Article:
Beijing has started debating measures that threaten to hinder foreign investment in its budding online economy.
Two draft laws have been put forward that may restrict who is able to operate in China's Internet sector. The first is a general telecommunications law - in its current form it states that anyone wanting to operate "Internet and multimedia network services" would first need a licence from authorities under the State Council, China's cabinet.
The second governs foreign investment. Any joint venture between Chinese and non-Chinese telecom companies will need to get the nod from two government bodies - the Ministry of Information Industries and The Ministry of Foreign Trade and Economic Cooperation.
Both laws put up obstacles to e-business - and could make some existing operations illegal, today's Wall Street Journal reports. They also use vague terms that will not do much to bolster investor confidence overseas claims the paper. On the other hand, the measures will do much to benefit China's home grown Internet operations.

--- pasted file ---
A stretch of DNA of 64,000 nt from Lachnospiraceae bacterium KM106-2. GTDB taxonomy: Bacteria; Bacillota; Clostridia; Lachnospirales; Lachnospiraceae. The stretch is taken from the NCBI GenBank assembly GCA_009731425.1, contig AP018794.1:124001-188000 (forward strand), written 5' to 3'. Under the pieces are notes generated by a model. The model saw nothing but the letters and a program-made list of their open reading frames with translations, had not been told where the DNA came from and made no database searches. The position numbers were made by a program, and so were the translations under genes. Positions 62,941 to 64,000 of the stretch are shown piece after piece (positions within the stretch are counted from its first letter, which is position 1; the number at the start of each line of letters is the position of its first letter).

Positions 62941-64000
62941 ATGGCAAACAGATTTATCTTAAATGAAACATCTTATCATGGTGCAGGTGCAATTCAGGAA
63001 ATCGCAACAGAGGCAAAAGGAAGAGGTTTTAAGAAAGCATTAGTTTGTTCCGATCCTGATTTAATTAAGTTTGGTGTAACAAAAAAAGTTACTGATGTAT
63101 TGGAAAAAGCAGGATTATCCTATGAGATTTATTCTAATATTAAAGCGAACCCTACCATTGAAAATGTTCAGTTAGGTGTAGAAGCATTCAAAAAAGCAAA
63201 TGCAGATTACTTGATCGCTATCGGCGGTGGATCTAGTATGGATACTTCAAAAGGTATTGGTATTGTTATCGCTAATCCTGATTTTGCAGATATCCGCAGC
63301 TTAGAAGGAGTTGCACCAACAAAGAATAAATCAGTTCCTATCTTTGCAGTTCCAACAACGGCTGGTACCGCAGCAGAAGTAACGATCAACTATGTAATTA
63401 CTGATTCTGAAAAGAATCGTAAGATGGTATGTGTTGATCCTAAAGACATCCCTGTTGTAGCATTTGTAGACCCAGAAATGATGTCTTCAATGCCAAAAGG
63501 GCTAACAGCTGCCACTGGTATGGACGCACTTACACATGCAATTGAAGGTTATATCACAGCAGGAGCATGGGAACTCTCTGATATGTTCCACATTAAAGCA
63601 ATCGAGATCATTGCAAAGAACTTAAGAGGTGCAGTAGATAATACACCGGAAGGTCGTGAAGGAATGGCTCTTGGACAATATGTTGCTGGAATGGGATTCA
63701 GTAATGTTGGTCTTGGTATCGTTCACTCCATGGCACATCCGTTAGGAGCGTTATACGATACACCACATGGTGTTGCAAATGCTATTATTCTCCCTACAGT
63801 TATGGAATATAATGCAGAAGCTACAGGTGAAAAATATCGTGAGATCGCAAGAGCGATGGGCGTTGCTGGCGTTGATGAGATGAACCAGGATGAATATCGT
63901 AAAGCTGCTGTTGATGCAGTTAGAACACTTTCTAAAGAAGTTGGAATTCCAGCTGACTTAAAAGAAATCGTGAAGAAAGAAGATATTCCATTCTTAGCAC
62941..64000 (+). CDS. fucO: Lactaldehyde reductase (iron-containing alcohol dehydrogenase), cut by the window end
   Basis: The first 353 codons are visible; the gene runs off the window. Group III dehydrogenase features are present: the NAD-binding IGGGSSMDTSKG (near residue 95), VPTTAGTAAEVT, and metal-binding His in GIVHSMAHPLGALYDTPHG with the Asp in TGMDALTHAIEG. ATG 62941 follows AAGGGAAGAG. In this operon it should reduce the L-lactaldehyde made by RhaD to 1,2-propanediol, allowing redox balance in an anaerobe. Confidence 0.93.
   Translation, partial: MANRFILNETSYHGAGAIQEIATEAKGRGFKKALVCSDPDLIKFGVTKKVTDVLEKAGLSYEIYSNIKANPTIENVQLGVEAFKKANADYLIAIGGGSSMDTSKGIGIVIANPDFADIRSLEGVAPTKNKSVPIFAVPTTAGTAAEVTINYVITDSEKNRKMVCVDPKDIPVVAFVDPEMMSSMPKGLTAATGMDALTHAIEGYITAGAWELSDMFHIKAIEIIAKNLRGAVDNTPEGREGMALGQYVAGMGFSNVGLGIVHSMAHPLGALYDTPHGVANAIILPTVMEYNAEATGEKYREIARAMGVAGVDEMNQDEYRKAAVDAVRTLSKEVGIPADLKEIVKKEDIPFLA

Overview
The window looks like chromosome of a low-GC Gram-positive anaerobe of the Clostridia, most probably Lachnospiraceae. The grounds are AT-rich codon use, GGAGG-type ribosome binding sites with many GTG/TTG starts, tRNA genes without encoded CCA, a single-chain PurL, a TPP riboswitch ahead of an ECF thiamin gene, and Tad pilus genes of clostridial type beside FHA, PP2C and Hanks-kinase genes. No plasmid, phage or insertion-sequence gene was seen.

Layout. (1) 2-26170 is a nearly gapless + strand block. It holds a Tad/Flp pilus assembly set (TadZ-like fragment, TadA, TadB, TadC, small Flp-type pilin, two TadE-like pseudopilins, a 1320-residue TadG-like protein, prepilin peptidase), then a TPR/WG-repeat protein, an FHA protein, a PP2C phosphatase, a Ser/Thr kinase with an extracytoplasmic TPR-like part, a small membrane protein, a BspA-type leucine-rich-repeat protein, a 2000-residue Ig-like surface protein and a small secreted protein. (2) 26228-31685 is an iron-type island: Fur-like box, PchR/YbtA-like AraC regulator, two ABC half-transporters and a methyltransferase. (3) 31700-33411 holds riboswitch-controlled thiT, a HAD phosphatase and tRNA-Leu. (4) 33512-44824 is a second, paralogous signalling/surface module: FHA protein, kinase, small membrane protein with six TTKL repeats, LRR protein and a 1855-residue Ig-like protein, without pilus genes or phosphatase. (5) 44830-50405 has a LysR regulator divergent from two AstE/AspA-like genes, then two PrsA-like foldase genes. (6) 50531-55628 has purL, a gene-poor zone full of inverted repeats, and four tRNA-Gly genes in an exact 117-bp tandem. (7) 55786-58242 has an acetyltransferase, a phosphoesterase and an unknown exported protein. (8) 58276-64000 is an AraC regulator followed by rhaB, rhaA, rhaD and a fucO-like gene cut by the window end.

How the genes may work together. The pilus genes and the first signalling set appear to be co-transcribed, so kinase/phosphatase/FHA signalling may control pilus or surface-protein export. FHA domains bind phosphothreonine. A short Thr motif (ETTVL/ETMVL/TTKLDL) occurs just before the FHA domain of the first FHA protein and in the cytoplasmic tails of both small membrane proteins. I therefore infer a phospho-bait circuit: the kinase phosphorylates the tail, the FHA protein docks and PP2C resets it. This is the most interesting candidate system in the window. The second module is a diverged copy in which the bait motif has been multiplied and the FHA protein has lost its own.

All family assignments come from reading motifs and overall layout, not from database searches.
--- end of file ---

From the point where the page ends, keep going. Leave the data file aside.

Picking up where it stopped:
Separate proposals would force foreign investors to have annual sales of at least $10 billion over the last two years. According to today's article, this would rule out almost every company currently working in the sector. The Chinese subsidiary involved in the deal would need sales of $360 million per year and a telecomms permit.
The Chinese government, not known for tolerance of dissidents, would also have the power to fine anyone not abiding by the rules - either $24,000 or three times the "profit illegally obtained". ®
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